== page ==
Trainer Guide Food Safety - Umd



2019 EDITIONTable of ContentsINTRODUCTION1TRAINING GUIDELINES2Recommended facilities and materials2Activities3Evaluations3Training tips3MODULE 4 - FOOD SERVICE WORKERS3(STAFF AND VOLUNTEERS)3Length3Purpose31. Food service workers need to be in good health and maintain good personalhygiene62. How to handle food safely10KEY POINTS13ACTIVITY: What’s wrong with this picture?13MORE INFORMATION16GLOSSARY17FOOD SAFETY WEBSITES19INTRODUCTION“Food Safety on the Go” is a food safety training program for staff, volunteers andclients of home-delivered meal programs. It is made up of 6 modules. Module 1, Foodsafety basics, is an overview of food safety for all staff and volunteers. Modules 2through 5 are for specific individuals within a program: Module 2 is for the programdirector, Module 3 is for the food service management staff, Module 4 is for food serviceworkers (staff and volunteers), and Module 5 is for drivers (staff and volunteers).Module 6, which is for clients, is in the form of magnets for drivers to give to clients.1

Module 1Food safetybasicsModule 2Program directorModule 3Food servicemanagement staffModule 4Module 5Food service workers(staff and volunteers)Drivers (staff andvolunteers)Module 6Clients (education)Food service workers should complete Module 1, Food safety basics, and Module 4,Food service workers.Thank you for participating in the “Food Safety on the Go” training program.TRAINING GUIDELINESRecommended facilities and materials Meeting roomComputer with Microsoft PowerPoint softwareProjector and projection screen (or wall)PowerPoint files for the relevant modules (for the trainer)Trainer Guides for the relevant modules (for the trainer)Course Books for the relevant modules (one for each participant)Pre-tests and post-tests (one of each for each participant, for each relevantmodule) Pens/pencils (one for each participant)2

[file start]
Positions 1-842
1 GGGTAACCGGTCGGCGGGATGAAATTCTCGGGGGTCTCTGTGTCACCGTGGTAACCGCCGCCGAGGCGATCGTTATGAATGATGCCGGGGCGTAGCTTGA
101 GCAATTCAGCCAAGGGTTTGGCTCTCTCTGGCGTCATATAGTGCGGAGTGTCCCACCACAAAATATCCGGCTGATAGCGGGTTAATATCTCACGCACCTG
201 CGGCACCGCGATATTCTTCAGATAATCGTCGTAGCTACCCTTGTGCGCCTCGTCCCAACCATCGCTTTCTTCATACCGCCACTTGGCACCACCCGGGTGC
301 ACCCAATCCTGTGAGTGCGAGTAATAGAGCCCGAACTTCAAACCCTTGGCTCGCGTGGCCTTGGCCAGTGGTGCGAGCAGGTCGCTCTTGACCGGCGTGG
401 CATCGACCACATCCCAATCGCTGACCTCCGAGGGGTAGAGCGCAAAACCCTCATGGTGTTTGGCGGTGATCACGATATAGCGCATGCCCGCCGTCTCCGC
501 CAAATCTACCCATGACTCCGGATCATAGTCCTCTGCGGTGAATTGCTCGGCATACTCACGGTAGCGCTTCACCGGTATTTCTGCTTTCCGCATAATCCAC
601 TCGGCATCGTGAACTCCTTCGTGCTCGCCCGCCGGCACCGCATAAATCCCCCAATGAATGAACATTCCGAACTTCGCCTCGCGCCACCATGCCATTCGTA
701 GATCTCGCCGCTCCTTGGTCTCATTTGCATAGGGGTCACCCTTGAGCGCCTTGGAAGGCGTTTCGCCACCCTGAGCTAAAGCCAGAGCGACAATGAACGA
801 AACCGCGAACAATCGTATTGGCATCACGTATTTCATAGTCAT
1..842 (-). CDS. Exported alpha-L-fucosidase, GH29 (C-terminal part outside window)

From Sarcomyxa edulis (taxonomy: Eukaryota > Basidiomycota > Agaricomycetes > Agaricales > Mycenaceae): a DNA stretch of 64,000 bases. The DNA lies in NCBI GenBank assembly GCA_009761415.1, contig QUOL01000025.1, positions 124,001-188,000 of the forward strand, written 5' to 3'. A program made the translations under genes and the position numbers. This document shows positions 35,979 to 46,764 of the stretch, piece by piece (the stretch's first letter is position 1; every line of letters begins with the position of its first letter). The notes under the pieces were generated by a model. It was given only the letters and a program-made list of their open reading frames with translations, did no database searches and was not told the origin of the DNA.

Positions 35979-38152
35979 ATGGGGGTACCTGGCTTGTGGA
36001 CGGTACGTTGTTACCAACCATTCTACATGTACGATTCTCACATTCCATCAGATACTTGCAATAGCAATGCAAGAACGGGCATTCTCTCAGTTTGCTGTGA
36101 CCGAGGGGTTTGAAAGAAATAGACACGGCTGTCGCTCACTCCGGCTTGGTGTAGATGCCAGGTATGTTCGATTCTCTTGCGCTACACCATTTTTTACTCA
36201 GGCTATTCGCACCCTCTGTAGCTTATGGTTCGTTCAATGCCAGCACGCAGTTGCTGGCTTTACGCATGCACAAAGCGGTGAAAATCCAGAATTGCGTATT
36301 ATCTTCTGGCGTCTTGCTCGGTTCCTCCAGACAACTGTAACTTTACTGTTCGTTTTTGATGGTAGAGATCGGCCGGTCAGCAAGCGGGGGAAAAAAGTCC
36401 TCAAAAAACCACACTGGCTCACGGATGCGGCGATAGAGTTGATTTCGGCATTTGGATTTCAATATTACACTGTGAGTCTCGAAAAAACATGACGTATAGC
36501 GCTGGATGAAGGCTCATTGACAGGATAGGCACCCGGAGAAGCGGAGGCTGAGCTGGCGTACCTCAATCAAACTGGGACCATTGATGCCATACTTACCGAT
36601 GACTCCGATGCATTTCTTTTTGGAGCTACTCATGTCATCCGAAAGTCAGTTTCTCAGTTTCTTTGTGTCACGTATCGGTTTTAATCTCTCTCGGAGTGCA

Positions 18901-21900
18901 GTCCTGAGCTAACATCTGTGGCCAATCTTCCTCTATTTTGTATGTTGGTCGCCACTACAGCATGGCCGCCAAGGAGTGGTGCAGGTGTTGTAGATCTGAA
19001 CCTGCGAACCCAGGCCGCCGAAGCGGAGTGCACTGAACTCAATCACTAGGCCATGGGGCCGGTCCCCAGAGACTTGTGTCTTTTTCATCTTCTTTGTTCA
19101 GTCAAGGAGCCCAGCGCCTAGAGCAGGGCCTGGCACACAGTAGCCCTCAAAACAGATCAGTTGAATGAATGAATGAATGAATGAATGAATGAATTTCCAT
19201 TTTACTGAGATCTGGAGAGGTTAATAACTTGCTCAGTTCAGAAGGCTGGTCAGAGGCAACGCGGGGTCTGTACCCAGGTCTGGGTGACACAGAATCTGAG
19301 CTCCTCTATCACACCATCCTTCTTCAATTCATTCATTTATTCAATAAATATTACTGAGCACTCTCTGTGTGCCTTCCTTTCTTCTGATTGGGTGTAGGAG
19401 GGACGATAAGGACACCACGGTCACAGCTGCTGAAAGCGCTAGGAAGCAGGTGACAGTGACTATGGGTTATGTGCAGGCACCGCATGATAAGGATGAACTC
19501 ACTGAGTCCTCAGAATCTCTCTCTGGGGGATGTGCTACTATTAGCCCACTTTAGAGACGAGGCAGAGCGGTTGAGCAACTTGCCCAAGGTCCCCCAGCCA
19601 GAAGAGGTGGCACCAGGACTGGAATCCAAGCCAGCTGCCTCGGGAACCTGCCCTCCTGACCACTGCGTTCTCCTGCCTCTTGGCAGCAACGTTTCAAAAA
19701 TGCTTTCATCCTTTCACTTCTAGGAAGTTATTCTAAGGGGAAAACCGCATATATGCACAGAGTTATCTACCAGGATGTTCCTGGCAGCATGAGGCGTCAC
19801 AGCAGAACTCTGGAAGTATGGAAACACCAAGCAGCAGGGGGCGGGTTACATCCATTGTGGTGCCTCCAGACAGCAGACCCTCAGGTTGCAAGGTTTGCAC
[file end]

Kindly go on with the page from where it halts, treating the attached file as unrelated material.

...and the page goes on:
ActivitiesAn activity is included at the end of each module to help reinforce participants’knowledge of the material.EvaluationsA pre-test is given to participants at the beginning of each module, and a post-test atthe end of each module, to help determine how useful the module is and whatparticipants have learned.Training tips If possible, set up the training area at least a half hour before the trainingsession. Make sure that the equipment is working properly, and that all materialsand supplies are ready. Prepare for the training session by reviewing the information in the trainerguide(s). Encourage participants to share their experiences and to ask questions. If possible, try to illustrate some points with your own experiences. Allow time for breaks if needed. Ask participants to turn off their cell phones during the training session. If you have time at the beginning of the training session, you can try to assessparticipants’ food safety knowledge by asking them if they have had food safetytraining, and if so, how much training. It can help to have an idea of the level offood safety knowledge of participants.MODULE 4 - FOOD SERVICE WORKERS(STAFF AND VOLUNTEERS)Length 30 minutesAudienceThis module is for food service workers, both staff and volunteers, of a home-deliveredmeal program.PurposeThis module discusses the food safety responsibilities of food service workers in ahome-delivered meal program.3

Trainer note: Welcome participants, introduce yourself and have participants introducethemselves. Explain that “Food Safety on the Go” is a food safety course for home-deliveredmeal programs.Trainer: Go to slide 1.Trainer: Go to slide 2.4

Trainer: Go to slide 3.Trainer note Explain that you will give participants a page with a few questions (pre-test) to try toanswer as best they can before the module, and then again after the module (posttest). Let them know that it will take about 5 minutes each time. Hand out the pre-test, and pens or pencils if needed. Give the participants 5 minutesto answer the questions, and collect the pre-tests.5